I had a box sitting in storage for a pretty long time with some brake parts I've been meaning to put on my car.

Last week I got a package and finally had all the parts I needed.

See look they're overnight from Japan:

Contents, 2x of these:

That's a rear caliper bracket and rotor, and my stock rear rotors are a bit smaller. So the first thing I had to do was trim the rear dust shields a bit

Cutoff wheel, meet dust sheild:

Dust sheild, meet cutoff wheel:

So after a few minutes with that thing I had room for the new rotors:

Then I thought it would be a good idea to clean off all the clips and bolts and other caliper hardware:

Oh hey look there are some stainless steel lines in there too:

Looks like those pads fit the new brackets. They're Axxis Ultimates.

Saturday it was time to get to work. In exchange for those rear rotors and brackets, I agreed to help my boss change the rotors and pads on his CR-V, flush the fluid, and put new pads on his wife's Forester. Here is all our stuff and him and his dog:

We put the CR-V on jackstands, pulled off all the wheels, and I took off the front caliper, cleaned off the bracket, greased the pins and all that junk, then put it back together. It was soon apparent that the rotors we ordered online were the wrong size so we put the old stuff back on, slapped fresh pads on the Forester, and got to work on my car.

Here's the stuff I put on:

What is it all?
WRX front brakes
'H6' Legacy rear brakes
Goodridge stainless steel lines
Axxis Ultimate pads
Motul RBF600 fluid.

That other fluid and the Hawks were for the CR-V.

So, my old front rotors are somewhat smaller than the new ones (260x22mm vs 294x24mm):

The calipers also have an extra piston each.

The rear rotors are also a bit bigger (290mm vs 266mm), and the new rear calipers also have bigger pistons.

Okay lets put this stuff on there. First put on the bigger dust shield:

Then the rotor:

Then the caliper bracket:

Then the pads and caliper:

Do the same for the rear:

Then quickly detach the old lines and put on the new ones. Thankfully they all came off without trouble after being attached for 14 years.

Hey that's nice that with WRX lines and struts I don't have to zip tie things in place:

I bought a mityvac at Sears before I did all this, so flushing and bleeding the brakes was a piece of cake. Pump vacuum handle, crack bleed screw, keep pumping until new fluid comes out. It took like 2 minutes a corner.

Old fluid vs new:

As far as I know it had never been changed. Also it wasn't quite that nasty because some of that came from the calipers and lines that had been sitting for like a year.

So yeah thems are some bigger brakes:

They barely fit under the wheels:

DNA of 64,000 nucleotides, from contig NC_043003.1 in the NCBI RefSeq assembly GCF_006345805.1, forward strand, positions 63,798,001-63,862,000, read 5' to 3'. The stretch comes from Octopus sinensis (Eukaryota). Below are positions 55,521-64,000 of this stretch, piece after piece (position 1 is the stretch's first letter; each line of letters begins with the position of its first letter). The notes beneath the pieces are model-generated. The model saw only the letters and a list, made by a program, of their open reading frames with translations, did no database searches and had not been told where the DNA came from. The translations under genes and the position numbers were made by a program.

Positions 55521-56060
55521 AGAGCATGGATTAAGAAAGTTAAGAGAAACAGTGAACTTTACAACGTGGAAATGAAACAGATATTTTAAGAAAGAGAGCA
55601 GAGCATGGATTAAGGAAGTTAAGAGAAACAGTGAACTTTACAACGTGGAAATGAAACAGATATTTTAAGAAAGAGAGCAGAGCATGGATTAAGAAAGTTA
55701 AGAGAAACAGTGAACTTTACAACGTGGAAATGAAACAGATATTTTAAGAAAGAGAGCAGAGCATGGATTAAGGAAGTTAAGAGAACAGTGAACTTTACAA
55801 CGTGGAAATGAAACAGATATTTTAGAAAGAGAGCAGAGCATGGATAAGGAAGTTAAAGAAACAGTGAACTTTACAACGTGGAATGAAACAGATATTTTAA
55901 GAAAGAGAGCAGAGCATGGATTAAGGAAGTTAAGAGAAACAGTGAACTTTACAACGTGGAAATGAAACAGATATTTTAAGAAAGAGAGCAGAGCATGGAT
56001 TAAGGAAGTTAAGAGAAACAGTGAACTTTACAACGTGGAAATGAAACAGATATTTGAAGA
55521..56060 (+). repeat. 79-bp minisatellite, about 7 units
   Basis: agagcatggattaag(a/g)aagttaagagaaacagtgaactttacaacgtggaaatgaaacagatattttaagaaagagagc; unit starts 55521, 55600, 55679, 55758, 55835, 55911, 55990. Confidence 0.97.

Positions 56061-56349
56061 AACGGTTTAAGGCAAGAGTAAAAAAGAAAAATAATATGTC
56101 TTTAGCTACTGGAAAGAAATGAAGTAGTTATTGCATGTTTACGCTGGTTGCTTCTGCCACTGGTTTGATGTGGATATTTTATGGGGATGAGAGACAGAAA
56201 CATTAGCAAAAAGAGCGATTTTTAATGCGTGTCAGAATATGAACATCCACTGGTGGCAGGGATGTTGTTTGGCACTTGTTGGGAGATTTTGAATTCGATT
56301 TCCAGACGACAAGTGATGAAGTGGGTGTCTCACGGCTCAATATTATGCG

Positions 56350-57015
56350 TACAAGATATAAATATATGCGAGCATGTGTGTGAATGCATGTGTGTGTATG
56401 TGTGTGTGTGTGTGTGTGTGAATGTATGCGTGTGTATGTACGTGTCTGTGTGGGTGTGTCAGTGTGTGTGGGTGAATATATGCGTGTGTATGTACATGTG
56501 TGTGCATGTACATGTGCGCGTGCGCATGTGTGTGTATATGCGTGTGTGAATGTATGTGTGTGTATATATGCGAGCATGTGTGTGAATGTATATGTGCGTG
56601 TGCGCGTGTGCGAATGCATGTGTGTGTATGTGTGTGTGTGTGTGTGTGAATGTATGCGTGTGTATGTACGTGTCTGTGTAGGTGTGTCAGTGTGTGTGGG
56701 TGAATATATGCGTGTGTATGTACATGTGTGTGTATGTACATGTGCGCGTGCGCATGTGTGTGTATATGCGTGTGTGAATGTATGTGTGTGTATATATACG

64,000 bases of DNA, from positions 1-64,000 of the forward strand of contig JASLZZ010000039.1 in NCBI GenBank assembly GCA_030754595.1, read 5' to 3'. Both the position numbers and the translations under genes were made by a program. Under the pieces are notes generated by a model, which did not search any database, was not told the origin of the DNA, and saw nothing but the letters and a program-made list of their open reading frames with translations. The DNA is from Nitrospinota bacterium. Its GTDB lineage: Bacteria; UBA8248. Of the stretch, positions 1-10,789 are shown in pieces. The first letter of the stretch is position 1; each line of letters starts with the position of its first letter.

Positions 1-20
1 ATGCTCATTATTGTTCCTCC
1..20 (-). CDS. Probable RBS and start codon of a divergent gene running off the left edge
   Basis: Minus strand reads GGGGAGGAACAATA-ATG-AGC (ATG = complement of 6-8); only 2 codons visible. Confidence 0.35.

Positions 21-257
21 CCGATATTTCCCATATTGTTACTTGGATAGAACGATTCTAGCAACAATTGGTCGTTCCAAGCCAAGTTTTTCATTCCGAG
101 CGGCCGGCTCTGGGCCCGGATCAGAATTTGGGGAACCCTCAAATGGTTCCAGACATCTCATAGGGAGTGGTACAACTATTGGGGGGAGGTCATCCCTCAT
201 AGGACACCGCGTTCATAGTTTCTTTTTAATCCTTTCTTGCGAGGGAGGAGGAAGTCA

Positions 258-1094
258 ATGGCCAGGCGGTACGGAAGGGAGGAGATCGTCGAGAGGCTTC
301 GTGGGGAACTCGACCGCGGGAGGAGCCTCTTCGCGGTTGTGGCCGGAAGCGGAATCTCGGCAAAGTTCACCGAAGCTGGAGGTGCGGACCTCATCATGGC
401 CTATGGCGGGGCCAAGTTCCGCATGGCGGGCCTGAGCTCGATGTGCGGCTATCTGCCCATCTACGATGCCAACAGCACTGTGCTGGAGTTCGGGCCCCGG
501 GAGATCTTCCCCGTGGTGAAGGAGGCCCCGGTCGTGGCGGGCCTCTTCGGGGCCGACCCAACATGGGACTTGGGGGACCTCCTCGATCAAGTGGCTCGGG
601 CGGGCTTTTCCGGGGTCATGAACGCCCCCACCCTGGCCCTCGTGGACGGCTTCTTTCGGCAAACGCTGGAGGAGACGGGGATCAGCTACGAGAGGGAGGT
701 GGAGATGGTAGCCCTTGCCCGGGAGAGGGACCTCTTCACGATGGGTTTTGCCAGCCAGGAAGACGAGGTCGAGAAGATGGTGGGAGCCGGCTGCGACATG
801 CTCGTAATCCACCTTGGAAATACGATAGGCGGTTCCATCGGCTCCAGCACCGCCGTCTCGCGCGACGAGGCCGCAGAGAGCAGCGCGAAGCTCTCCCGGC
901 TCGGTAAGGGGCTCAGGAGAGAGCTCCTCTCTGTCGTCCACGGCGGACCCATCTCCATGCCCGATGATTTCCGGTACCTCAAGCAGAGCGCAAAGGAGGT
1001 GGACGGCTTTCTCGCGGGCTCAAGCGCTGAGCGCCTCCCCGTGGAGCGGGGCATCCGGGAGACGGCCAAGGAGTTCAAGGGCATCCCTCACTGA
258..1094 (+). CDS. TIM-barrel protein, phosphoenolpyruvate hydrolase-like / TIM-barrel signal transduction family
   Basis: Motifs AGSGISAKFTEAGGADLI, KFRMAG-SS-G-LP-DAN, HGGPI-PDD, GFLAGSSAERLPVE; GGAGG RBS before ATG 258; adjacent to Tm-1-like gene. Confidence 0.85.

So far I've only bedded in the pads and driven for like 20 minutes. They are a lot better and it's really easy to lock up a wheel. Tonight I think a few of us are going to go for a drive so I'll get a better impression then, and see how the bias is. According to Josh's spreadsheet it should be about the same as it was. I definitely need some stickier tires now.

This was also pretty cheap to do, especially since my boss bought the rear rotors and brackets ($250), and all the rest of the stuff is used. Front calipers were $120, rear calipers and lines were $60, pads were $70 for all four, front rotors were $60 total after a resurface (they had only been a wrx for a few thousand miles before he put brembos on), and the fluid was $30. So like $400 total for bigger brakes all around. The only things missing are the shims, which I don't have. I'm playing around with the idea of having some cut out of a sheet of titanium.

Driving impressions so far (two days later):

Just got back from a pretty extended drive up on the Angeles crest. Total trip including picking up and dropping off a few people was over 200 miles. Adding these brakes to the suspension setup has really made me notice how slow my car is and how crappy these tires are. Lockup comes really quick, and I was no where close to fade, even after coming down from 7000ft. According to the brake math spreadsheet bias is the same, but they seem to be a bit more front biased. Either way theyl a whole lot better and I can brake harder more confidently. This week I might fabricate myself a master cylinder brace and see if it makes a difference.

Additional comments now that it's not 3am:

The feel and stability under braking are a whole lot better and they're easier to modulate. I made a couple of threshold 90-0 stops, and the car just, well, slowed down hard without any drama.

The added travel from all the extra piston area isn't a problem, with stainless lines and these tires at least. In a month or two I'll get a nice set of sticky tires. That should 'fix' the forward-feeling bias as well as letting me see how it feels when I get farther into the pedal stroke. These things lock up the RE92s like nothing.

Unfortunately I forgot the IR thermometer last night. It would have been cool to see how hot the rotors were at the bottom of Big Tijunga canyon.